Everything I've heard is that small diaphragm condenser mics are better suited to recording piano, while large diaphragm condenser mics are more effective recording voice. So I'm surprised you recommend large diaphragm mics.

Today preamps tend to be built right into some of the recorders. For example, that is the case with my fairly new Korg MR-1000 DSD. That eliminates that problem and additional expense. Similarly phantom power has replaced external power supplies, and mixing box functions are now built into recorders as well. With the recorders on the market today, all anyone should really need to record is a fine quality recorder, external stereo mics (usually superior to on-board mics), and higher end mic cables. Anything else should already be inside the recorder.

Alas, I don't have a 2,500 sq ft living room. Wish I did!!! The entire main floor footprint of my home is 2,100 sq ft! The living room is somewhat open (through two sets of French doors) to the family room, and directly open to the dining area and foyer. Ceilings are standard 8'. Homes in my region (eastern central Maine) are built smaller than the McMansions of the Southland for better heating efficiency during our brutal winters, especially where over 80% heat by oil. So I don't have the space for a Steinway B (or preferably a Baldwin SF10). My Baldwin Model L (6'3") does fit in nicely though.

I consider my living room to be "acoustically treated", i.e., wall-to-wall carpeting and stuffed furniture. I have not experienced the "harsh sound" you refer to, while using stereo small diaphragm condenser mics with omnidirectional capsules. Although I do have cardioid capsules too, I find the sound to be richer with the omnis. I use A-B configuration, 8' distant from the piano with 12" mic separation to good effect. (The 8' distance from the piano shows once again that all rooms are different, which requires much experimentation in mic placements.) I did experiment with XY configuration and found it lacking and obviously more suited to close-in recording, which I avoid now. I admit I have not tried wide-angle cardioids, but where I don't experience that harshness you mention, I probably don't need to.

Finally, you place great emphasis on the quality of the piano, room, and equipment. The one element you neglect is the most important one of all--the pianist!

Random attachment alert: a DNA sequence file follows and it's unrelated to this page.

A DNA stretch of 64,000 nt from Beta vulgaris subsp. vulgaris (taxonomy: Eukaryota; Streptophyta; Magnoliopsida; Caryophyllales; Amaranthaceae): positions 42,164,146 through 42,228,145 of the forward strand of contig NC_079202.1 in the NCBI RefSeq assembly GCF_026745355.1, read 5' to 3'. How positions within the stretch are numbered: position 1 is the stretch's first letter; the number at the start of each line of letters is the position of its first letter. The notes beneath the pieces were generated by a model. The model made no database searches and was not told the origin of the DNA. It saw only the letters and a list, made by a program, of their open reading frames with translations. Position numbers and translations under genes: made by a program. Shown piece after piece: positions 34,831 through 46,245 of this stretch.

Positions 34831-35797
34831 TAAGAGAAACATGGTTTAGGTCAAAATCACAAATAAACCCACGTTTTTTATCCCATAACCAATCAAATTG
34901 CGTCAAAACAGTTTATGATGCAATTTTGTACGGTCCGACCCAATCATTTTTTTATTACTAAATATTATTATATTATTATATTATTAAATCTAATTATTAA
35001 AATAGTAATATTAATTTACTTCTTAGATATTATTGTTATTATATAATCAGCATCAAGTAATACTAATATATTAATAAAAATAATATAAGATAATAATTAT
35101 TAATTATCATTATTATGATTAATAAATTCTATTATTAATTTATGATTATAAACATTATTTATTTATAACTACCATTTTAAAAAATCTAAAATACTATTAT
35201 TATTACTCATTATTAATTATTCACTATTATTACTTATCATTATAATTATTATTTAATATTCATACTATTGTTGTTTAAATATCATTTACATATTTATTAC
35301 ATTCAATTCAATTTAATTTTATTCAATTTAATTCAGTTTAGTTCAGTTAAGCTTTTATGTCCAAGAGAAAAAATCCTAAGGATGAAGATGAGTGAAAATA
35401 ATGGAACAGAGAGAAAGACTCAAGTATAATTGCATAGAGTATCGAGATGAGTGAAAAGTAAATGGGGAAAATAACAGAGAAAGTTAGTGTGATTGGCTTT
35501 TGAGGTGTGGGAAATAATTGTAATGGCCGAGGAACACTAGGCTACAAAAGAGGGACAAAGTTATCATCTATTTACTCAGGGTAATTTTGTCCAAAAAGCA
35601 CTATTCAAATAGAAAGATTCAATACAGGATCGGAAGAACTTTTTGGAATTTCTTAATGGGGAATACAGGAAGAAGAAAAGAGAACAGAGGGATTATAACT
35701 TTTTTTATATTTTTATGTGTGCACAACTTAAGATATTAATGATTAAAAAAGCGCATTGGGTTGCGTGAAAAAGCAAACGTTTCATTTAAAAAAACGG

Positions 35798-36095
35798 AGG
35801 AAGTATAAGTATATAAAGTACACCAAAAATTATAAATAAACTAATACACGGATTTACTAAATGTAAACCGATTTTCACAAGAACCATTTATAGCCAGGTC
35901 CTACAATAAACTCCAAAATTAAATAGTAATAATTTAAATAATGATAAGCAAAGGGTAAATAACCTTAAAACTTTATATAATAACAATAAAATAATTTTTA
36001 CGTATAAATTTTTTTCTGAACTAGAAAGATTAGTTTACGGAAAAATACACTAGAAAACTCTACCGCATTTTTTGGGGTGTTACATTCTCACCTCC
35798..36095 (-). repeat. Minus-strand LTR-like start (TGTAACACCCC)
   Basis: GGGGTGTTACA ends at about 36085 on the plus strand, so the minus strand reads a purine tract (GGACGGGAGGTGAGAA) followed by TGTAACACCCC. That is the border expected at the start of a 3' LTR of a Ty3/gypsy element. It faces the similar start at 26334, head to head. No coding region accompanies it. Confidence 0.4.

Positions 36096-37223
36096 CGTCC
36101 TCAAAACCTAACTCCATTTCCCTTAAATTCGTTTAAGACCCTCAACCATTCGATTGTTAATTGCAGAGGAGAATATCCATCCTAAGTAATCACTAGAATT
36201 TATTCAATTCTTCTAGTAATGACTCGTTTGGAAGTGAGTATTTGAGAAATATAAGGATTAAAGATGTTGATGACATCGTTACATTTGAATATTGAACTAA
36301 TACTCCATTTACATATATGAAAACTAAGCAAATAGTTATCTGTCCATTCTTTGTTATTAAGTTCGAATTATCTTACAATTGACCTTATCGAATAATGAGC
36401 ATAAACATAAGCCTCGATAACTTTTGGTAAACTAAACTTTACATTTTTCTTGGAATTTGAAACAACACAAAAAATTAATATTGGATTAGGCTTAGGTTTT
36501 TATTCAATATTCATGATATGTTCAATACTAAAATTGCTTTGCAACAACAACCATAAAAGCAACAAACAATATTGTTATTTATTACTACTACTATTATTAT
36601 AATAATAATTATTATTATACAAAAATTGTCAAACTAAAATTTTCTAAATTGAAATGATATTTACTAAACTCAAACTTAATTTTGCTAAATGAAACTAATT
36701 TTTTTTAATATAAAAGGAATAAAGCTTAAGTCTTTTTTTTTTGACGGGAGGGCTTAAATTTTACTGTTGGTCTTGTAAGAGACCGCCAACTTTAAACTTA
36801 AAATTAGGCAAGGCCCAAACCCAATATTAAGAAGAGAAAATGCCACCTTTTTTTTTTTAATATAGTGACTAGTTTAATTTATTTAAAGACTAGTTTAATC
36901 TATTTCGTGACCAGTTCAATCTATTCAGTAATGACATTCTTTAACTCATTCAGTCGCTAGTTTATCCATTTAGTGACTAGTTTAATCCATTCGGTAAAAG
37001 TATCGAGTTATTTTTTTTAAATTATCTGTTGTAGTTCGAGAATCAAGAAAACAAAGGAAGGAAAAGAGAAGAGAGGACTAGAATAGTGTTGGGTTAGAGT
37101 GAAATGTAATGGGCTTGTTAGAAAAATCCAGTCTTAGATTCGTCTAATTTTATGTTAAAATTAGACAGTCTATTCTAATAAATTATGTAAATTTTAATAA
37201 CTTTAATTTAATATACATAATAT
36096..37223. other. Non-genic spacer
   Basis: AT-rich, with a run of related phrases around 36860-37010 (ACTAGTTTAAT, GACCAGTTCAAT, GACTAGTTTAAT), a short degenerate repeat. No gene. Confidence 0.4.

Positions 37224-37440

David
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PostPosted: Fri Oct 17, 2008 3:28 pm 
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88man - Nice recording and a quiet one even though you have captured room ambience. Must have a very quiet environment when recording.
I miss some clarity in the notes, especially in piano or pianissimo. Maybe it needs some EQ to add a touch of sparkle and definition to the treble. But that's subjective.

By the way, the first note of the LH arpeggio in bar 8 (repeats twice) should be F#, not D#. Sorry for mentioning, but I thought you would like to know.


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PostPosted: Fri Oct 17, 2008 5:25 pm 
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[Rachfan] Indeed David, the pianist is important - dynamic shading, hard/soft playing, curved/straight finger technique, pedaling, piece, legato/staccato, etc. are all variables among different pianists and will alter the sound and the choice of equipment to some degree. I skimmed over it in my thread when talking about "musical style," and "taste"in the type of sound that one is after. That's why it's paramount to rent or borrow equipment before deciding to invest in studio-gear.

[Wiser_guy] Great observation! I've played it both ways with the F# and D#. This piece was published years after Chopin's death and there are at least two versions of this piece - one published with the F# and another with D#. I even have two recordings which play the two notes differently. This time around I played it with the D#. Intuitively, it sounds like it should be F#, however, I haven't had the opportunity to consult a musicologist since I am very curious myself. While we're on the subject, there are other pieces by Chopin where one has to decide the authenticity of notes due to either the publishers getting it wrong or whether the manuscript was not legible in the first place. In any case, it makes for an interesting conversation piece... No pun intended.